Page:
It is particularly important to think about whether a representation could be creating, or does create, a wrongful impression in the mind of a consumer when making representations about:

  • the characteristics of a good or service
  • the price of a good or service
  • the buyer’s need for a particular good or service
  • future matters (where there is no reasonable ground for doing so)
  • the existence, exclusion or effect of any condition, warranty, guarantee, right or remedy.

How to avoid misleading a client:

  • Sell your professional services on their merits and don’t exaggerate
  • Be honest about what you say and do commercially
  • Look at the overall impression of your advertising. Ask yourself who the audience is and what the advertisement is likely to say or mean to them.
  • Remember, at the very least you should consider how the matter will be viewed by a consumer who has little or no knowledge of the professional service.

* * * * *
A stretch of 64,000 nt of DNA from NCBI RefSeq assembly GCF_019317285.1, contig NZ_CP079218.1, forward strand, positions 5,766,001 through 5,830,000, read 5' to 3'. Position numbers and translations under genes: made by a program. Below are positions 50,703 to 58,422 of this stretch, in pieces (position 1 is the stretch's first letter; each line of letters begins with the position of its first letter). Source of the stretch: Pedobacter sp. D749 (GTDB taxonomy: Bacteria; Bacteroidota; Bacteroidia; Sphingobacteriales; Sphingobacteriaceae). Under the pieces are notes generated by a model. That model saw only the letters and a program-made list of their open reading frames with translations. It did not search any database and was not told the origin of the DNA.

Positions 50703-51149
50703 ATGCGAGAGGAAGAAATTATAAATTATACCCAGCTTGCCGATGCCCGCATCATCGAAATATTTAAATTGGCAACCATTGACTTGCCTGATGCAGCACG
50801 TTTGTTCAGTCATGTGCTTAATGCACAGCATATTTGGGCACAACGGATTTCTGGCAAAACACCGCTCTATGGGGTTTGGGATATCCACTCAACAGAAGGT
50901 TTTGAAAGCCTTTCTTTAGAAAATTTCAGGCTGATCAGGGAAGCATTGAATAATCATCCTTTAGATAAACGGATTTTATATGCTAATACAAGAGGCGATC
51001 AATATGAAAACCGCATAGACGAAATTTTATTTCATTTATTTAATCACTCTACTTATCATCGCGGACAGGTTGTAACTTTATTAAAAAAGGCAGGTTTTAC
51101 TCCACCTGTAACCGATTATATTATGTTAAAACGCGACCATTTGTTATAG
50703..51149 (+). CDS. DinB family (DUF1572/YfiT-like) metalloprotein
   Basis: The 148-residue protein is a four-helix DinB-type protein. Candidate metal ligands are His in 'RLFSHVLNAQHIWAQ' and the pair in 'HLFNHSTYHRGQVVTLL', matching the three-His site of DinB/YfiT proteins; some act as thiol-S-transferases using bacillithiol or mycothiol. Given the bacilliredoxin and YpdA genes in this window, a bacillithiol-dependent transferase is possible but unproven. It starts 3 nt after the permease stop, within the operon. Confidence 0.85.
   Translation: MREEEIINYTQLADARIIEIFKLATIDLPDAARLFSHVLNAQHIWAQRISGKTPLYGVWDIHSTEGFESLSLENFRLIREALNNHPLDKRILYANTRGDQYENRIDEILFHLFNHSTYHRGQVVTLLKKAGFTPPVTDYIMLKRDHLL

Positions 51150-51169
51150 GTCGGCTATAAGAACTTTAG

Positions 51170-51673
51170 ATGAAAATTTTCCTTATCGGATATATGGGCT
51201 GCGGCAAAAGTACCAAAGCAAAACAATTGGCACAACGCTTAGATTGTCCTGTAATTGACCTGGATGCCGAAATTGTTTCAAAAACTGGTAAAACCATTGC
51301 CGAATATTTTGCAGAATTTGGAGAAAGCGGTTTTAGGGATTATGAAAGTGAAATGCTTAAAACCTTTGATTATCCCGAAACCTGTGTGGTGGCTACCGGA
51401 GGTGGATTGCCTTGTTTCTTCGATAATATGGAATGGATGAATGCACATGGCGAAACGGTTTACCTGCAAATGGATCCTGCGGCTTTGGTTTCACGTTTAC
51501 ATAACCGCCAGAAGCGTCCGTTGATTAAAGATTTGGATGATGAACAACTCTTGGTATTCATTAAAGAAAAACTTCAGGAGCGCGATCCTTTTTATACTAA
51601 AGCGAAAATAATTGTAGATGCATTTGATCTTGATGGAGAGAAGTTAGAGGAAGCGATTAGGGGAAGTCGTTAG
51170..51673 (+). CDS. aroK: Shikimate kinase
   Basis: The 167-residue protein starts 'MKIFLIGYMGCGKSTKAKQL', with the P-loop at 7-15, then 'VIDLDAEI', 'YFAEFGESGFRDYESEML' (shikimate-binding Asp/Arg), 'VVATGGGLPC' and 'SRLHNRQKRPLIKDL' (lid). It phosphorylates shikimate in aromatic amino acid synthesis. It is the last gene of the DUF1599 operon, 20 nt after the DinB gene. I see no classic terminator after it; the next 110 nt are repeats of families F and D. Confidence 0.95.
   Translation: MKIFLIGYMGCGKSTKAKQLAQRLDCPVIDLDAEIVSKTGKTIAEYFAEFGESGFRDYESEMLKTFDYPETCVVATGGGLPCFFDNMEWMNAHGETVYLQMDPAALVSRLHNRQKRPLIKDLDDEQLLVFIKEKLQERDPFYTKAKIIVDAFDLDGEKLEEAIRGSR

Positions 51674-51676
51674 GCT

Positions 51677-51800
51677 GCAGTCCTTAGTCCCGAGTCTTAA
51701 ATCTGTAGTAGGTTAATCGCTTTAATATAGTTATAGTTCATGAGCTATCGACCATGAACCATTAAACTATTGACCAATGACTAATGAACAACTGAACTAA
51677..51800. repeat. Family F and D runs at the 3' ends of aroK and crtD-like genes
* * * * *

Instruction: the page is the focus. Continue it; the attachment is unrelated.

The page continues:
DISCOUNTING PRICE (or two-price advertising)
This is a very important consideration. Discount pricing involves a comparison of two prices, which commonly comes in the form of “was/now” pricing – and this is often referred to as two-price advertising. When using this pricing practice, it is important to ensure that any comparison drawn is genuine and accurately reflects the previous price with the discounted price.

When making discount price representations:

  • The “was” price needs to be the price at which the professional service was offered for sale in a sufficient number and for a reasonable period of time before being discounted. The practitioner needs to be able to substantiate the discount offer.
  • Any previous price should be genuine and not inflated, so the discount is real.
  • A discounted price or special offer should be available for a limited period only.
  • A discount that is offered for lengthy period of time effectively becomes the new price, so continuing to use two-price advertising will not reflect a genuine discount to clients.